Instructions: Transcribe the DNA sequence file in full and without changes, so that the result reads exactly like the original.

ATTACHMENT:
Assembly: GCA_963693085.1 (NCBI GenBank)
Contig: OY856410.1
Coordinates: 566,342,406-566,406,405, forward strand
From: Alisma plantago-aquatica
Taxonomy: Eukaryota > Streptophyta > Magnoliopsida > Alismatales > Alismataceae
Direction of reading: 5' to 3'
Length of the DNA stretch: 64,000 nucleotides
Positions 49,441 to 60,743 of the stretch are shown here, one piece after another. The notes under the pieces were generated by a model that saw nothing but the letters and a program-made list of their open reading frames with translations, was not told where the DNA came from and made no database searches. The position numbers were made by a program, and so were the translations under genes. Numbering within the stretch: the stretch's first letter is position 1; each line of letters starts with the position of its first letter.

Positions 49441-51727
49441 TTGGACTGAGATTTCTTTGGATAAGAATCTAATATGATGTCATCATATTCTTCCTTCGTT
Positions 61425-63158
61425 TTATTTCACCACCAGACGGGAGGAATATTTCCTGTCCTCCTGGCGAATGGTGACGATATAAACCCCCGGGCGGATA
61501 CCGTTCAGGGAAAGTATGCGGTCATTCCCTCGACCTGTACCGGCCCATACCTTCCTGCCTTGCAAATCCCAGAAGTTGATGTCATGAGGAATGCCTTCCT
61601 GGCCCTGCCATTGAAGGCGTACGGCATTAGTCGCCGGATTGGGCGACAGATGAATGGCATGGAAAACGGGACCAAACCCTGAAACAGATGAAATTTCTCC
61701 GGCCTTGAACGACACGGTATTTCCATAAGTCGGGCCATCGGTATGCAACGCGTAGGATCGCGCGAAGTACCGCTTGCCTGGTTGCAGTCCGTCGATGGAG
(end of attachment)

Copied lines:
Assembly: GCA_963693085.1 (NCBI GenBank)
Contig: OY856410.1
Coordinates: 566,342,406-566,406,405, forward strand
From: Alisma plantago-aquatica
Taxonomy: Eukaryota > Streptophyta > Magnoliopsida > Alismatales > Alismataceae
Direction of reading: 5' to 3'
Length of the DNA stretch: 64,000 nucleotides
Positions 49,441 to 60,743 of the stretch are shown here, one piece after another. The notes under the pieces were generated by a model that saw nothing but the letters and a program-made list of their open reading frames with translations, was not told where the DNA came from and made no database searches. The position numbers were made by a program, and so were the translations under genes. Numbering within the stretch: the stretch's first letter is position 1; each line of letters starts with the position of its first letter.

Positions 49441-51727
49441 TTGGACTGAGATTTCTTTGGATAAGAATCTAATATGATGTCATCATATTCTTCCTTCGTT
Positions 61425-63158
61425 TTATTTCACCACCAGACGGGAGGAATATTTCCTGTCCTCCTGGCGAATGGTGACGATATAAACCCCCGGGCGGATA
61501 CCGTTCAGGGAAAGTATGCGGTCATTCCCTCGACCTGTACCGGCCCATACCTTCCTGCCTTGCAAATCCCAGAAGTTGATGTCATGAGGAATGCCTTCCT
61601 GGCCCTGCCATTGAAGGCGTACGGCATTAGTCGCCGGATTGGGCGACAGATGAATGGCATGGAAAACGGGACCAAACCCTGAAACAGATGAAATTTCTCC
61701 GGCCTTGAACGACACGGTATTTCCATAAGTCGGGCCATCGGTATGCAACGCGTAGGATCGCGCGAAGTACCGCTTGCCTGGTTGCAGTCCGTCGATGGAG